DAR members honor one of their own

Hannah Covington McGree grave marked with DAR insignia

By Kevin Spradlin
PeeDeePost.com

ROCKINGHAM — Members of four area chapters of the Daughters of the American Revolution gathered Monday afternoon in Rockingham to honor Hannah Covington McGee, the late wife of Dr. Jerry McGee.

Kevin Spradlin | PeeDeePost.com Dr. Jerry McGee, right, talks with Nancy Sherrill Robbins by the gravesite of his late wife, Hannah Covington McGee.

Kevin Spradlin | PeeDeePost.com
Dr. Jerry McGee, right, talks with Nancy Sherrill Robbins by the gravesite of his late wife, Hannah Covington McGee.

McGee and members of the Gen. Henry William Harrington and John Foster chapters of the Daughters of the American Revolution met at the Alfred Dockery Cemetery at 992 Cartledge Creek Road and placed the DAR insignia on Hannah McGee’s grave marker.

Member Susanne McInnis, who made Revolutionary War Punch and other themed snacks for those in attendance, said marking the grave added awareness of the DAR to visitors and showed a link between today, family history and the birth of the United States.

Frances Covington Thomas welcomed attendees while Mary Bowles, regent of the Gen. Henry William Harrington chapter, described the purpose of the group. Chapter Chaplain Nancy Sherrill Robbins read scripture and offered prayer while Judy Gibson, of the Pinehurst chapter, performed “Amazing Grace.”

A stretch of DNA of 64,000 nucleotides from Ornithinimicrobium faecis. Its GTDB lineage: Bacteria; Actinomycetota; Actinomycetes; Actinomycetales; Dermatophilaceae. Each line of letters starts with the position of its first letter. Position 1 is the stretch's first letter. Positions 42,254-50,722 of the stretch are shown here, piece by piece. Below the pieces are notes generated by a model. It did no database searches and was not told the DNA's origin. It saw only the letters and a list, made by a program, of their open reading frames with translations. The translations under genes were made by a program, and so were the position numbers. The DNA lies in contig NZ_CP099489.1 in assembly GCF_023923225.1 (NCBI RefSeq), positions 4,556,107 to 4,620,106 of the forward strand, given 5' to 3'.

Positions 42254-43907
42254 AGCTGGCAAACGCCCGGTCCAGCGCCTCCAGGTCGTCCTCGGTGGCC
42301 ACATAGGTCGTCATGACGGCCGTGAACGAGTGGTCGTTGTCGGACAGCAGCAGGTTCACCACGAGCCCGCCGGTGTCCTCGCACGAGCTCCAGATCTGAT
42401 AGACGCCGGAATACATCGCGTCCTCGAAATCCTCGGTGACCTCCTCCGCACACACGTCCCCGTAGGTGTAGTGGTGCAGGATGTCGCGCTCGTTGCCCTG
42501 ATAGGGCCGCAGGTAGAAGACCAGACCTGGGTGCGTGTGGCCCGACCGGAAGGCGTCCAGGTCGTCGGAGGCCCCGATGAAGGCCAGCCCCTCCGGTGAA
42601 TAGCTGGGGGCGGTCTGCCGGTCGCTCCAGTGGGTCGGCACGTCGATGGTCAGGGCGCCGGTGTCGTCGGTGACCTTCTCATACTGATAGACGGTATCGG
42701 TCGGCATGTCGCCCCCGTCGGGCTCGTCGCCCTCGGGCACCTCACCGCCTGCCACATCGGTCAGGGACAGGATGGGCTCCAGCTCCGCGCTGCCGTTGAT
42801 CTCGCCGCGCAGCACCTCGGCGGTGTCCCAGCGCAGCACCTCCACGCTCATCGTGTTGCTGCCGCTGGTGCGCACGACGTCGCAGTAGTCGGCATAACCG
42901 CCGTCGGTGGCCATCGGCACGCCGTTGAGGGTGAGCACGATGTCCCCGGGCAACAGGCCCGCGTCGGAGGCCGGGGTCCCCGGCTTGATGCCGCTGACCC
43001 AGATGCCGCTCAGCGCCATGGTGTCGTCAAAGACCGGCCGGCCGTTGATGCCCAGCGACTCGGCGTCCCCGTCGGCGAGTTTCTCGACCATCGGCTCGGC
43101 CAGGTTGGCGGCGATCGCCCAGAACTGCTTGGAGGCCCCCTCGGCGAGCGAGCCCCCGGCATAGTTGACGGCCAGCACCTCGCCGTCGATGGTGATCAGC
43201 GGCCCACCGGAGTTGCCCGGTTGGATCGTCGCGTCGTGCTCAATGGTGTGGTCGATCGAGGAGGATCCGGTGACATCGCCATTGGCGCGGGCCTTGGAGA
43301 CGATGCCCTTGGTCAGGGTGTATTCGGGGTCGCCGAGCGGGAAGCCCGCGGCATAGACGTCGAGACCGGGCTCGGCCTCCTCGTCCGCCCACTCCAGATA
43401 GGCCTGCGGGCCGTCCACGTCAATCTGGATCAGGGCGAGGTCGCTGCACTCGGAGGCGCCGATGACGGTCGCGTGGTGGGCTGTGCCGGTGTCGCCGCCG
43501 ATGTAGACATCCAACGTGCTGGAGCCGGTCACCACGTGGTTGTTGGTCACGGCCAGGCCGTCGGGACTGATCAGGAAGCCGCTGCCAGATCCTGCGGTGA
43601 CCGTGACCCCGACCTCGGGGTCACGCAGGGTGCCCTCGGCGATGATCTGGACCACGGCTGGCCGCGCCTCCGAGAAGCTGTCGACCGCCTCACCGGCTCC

Virginia Smith Kendrick Bjorlin, regent of the Monroe chapter, offered the personal tribute to Hannah Covington McGee before presenting her gravestone with the DAR insignia.

Thomas said the Dockery family plantation on Cartledge Creek Road goes back to 1769, when Thomas Dockery relocated from Maryland. Dockery began a religious school inside his home, built in 1832, that later became Cartledge Creek Baptist Church. The first conversations that later gave birth to Wake Forest University were started here, Thomas said.

Kevin Spradlin | PeeDeePost.com

Kevin Spradlin | PeeDeePost.com

“That started here, in this community and in our hearts,” Thomas said. “It’s very much a part of our history.”

Eight generations of the Dockery family have lived at the plantation, Thomas said. Two weeks ago, the ninth generation was began when the youngest family member was born.

Kevin Spradlin | PeeDeePost.com Susanne McInnis, left, and Mary Bowles, second from left, enjoy Revolutionary War Punch McInnis prepared for the group.

Kevin Spradlin | PeeDeePost.com
Susanne McInnis, left, and Mary Bowles, second from left, enjoy Revolutionary War Punch McInnis prepared for the group.

 

Filed in: Featured News, Latest Headlines, Military and Veterans, News, Rockingham

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